CMS letter on Illinois retiree Medicare supplemental.

Illinois state retirees have been holding their breath and many were fearing the worst these past weeks.

Today Central Management Services released some of the information that retirees who are Medicare eligible and using the state health care system have been waiting for.

For most the news will be good for a change.

Although every individual has different needs, the news of the plan produced an audible sigh of relief among the nearly 400 hundred delegates of the Illinois Retired Teachers Association meeting today and tomorrow in Springfield.

The cost of premiums is available here.

Individual premiums will be 75% subsidized.

Dependent coverage will be 25% subsidized.

Any doctor that accepts Medicare will accept users of Medicare Advantage.

All Medicare benefits that are currently provided will continue to be provided.

The deductible is reduced from the current Cigna plan from $500 to $250.

Out-of-pocket is reduced from $1250 to $1000.

A drug plan is included.

Many people will still have questions. But those meeting here were pleased at the news.

Finally it appears Illinois state retirees are hearing something good.

I am looking forward to hearing the reaction from readers.

9 Replies to “CMS letter on Illinois retiree Medicare supplemental.”

  1. Well, CMS will need to clue in many, many doctors, who STILL (today) are saying that they don’t take any Medicare Advantage PPO insurance. (But did take our CIGNA) AND……places like Northwestern, Rush, and other top tier hospitals will ALSO need to agree to take our NEW Medicare Advantage PPO insurance. CMS may claim that all is well, but we can’t trust this until providers actually acknowledge that they will take our insurance. Beware of anything short of this.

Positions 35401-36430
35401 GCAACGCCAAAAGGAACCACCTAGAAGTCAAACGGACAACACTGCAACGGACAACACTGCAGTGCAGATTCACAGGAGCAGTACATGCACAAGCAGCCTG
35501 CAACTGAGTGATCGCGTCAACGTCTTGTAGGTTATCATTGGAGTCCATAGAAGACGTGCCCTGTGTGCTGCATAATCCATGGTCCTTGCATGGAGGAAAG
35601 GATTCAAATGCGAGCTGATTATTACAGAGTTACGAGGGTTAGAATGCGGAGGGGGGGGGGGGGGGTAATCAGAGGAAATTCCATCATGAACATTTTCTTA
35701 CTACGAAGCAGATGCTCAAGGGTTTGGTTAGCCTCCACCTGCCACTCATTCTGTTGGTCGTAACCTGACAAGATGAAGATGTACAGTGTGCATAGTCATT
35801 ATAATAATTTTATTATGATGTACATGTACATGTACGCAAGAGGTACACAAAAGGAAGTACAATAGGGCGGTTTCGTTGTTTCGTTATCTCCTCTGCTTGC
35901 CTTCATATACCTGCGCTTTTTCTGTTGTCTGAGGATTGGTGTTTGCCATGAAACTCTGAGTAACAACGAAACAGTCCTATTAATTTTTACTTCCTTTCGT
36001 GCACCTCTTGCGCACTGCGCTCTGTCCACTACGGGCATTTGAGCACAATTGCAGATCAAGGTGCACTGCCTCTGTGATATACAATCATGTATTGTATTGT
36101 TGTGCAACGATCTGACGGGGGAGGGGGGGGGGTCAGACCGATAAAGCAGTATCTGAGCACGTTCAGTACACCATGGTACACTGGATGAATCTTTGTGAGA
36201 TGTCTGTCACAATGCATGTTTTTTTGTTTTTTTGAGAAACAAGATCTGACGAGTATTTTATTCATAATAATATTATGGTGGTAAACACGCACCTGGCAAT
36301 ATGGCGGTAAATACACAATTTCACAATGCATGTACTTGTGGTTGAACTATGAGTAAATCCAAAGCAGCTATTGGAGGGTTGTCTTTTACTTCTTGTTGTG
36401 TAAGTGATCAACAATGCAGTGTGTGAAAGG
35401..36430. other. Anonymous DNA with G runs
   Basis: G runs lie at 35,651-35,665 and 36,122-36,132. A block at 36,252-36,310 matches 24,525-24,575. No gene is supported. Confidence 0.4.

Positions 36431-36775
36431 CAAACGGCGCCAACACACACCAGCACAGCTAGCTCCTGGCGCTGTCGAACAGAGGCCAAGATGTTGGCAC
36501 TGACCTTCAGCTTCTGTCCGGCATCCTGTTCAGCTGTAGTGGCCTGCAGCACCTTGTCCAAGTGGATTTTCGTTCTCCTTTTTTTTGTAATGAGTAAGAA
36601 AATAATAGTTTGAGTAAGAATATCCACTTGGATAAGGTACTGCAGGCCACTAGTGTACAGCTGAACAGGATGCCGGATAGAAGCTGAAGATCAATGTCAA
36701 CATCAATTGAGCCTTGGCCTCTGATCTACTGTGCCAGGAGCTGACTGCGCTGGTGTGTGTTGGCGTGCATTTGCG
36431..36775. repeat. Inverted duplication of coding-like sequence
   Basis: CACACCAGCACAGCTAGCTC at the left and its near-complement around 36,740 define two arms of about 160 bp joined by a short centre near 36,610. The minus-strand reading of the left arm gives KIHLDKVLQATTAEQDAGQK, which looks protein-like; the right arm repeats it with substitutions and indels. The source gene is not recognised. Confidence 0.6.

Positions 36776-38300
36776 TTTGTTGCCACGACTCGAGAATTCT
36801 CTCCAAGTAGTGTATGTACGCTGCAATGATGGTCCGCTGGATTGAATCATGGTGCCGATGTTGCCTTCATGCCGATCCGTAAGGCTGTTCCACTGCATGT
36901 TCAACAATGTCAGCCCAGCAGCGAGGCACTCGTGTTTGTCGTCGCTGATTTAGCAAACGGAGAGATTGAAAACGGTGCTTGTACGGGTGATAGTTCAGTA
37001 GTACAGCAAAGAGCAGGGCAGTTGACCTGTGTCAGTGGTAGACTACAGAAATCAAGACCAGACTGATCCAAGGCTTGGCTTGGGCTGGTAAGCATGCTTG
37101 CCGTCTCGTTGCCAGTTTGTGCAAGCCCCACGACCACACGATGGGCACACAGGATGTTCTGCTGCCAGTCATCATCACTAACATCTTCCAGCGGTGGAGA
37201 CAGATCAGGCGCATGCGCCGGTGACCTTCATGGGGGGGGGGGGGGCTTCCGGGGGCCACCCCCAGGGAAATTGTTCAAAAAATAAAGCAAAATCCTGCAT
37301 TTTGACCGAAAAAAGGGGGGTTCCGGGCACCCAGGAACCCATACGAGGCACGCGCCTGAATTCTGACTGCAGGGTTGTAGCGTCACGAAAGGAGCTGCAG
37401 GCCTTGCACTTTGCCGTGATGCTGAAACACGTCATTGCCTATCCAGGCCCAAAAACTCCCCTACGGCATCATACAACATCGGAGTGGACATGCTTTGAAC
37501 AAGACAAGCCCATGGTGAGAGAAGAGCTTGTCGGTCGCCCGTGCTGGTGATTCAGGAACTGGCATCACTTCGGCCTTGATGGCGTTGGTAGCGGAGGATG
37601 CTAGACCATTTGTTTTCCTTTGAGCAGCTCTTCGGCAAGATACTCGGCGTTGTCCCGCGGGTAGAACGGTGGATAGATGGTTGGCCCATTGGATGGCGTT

Chuck Swangren

    Sent from my iPad


  2. Your statement that “any doctor that accepts Medicare will accept users of Medicare Advantage” is not exactly true. The actual wording in the letter states that “Members can see any willing provider as long as the provider is in the Medicare program.” The key word is “willing,” and it’s imperative that you check with your own provider to make sure they will take this program. Nationally, providers that accept Medicare Advantage programs are a subset of those that accept Medicare, meaning that a provider that accepts Medicare may NOT accept an advantage plan. We can make no assumptions here. Check with your provider.

  3. Most of this looks good, but I am concerned that if we accept this plan, that in the event Cullerton’s original proposal (keep COLA, drop subsidized insurance) ever returns tot he table, that once we have dropped Medicare to go to Medicare Advantage, we will not be able to get back in, thus forcing us to lose the COLA. What am I missing here??

  4. You can drop the state Medicare Advantage plan and return to regular Medicare during any annual choice period. For some, however, staying with regular Medicare and then later returning to the state plan is not an option.

    It’s tempting to leave the state with my (soon to be) 2% I’m already paying them funneled toward a Medigap policy. Add a Plan D and dental (both relatively inexpensive) and I’m covered. However, like all of our decisions we’re being forced to make here, it’s a gamble. What if the supreme court comes back and says they can’t charge those of us who have worked 20 years or more? If the state plan moves back to free, then staying with regular medicare doesn’t make a lot of financial sense. But we don’t know that and probably won’t before we have to decide.

    It’s also hard to do any long-term planning with our COLA in grave jeopardy.

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